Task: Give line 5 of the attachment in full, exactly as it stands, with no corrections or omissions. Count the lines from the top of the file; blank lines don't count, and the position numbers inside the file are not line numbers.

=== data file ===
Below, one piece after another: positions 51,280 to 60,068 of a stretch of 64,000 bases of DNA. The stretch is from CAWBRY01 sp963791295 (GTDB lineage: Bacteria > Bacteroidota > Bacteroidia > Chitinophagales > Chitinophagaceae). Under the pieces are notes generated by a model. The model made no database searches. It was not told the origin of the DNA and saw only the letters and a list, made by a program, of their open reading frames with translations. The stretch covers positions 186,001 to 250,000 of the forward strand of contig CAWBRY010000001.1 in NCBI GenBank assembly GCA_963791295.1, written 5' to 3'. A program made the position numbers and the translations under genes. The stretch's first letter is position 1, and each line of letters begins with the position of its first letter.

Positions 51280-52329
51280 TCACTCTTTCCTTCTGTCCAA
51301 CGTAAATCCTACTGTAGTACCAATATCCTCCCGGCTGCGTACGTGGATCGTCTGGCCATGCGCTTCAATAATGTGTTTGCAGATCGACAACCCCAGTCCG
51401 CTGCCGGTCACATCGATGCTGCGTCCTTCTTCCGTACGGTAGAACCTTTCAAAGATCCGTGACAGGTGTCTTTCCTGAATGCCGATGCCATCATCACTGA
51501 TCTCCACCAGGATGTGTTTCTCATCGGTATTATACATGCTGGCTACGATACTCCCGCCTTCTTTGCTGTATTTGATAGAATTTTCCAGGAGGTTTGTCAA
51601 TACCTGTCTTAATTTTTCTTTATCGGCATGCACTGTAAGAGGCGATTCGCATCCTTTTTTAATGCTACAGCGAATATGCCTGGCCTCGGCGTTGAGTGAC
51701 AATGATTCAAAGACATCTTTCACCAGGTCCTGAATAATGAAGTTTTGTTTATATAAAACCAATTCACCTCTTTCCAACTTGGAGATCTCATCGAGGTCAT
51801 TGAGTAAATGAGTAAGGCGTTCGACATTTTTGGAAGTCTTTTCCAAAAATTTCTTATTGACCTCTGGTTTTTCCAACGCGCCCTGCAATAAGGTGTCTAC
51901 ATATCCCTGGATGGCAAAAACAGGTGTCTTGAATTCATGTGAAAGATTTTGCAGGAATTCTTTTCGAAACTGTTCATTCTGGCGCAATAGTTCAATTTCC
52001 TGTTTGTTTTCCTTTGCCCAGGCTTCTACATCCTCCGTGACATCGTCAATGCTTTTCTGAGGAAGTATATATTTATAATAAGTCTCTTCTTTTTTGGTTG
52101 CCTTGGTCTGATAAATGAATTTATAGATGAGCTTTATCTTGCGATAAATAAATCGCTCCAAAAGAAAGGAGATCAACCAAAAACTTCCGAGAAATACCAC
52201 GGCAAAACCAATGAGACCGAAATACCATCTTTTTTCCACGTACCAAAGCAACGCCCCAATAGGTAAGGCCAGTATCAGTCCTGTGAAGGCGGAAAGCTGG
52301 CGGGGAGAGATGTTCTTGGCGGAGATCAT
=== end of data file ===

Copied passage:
51401 CTGCCGGTCACATCGATGCTGCGTCCTTCTTCCGTACGGTAGAACCTTTCAAAGATCCGTGACAGGTGTCTTTCCTGAATGCCGATGCCATCATCACTGA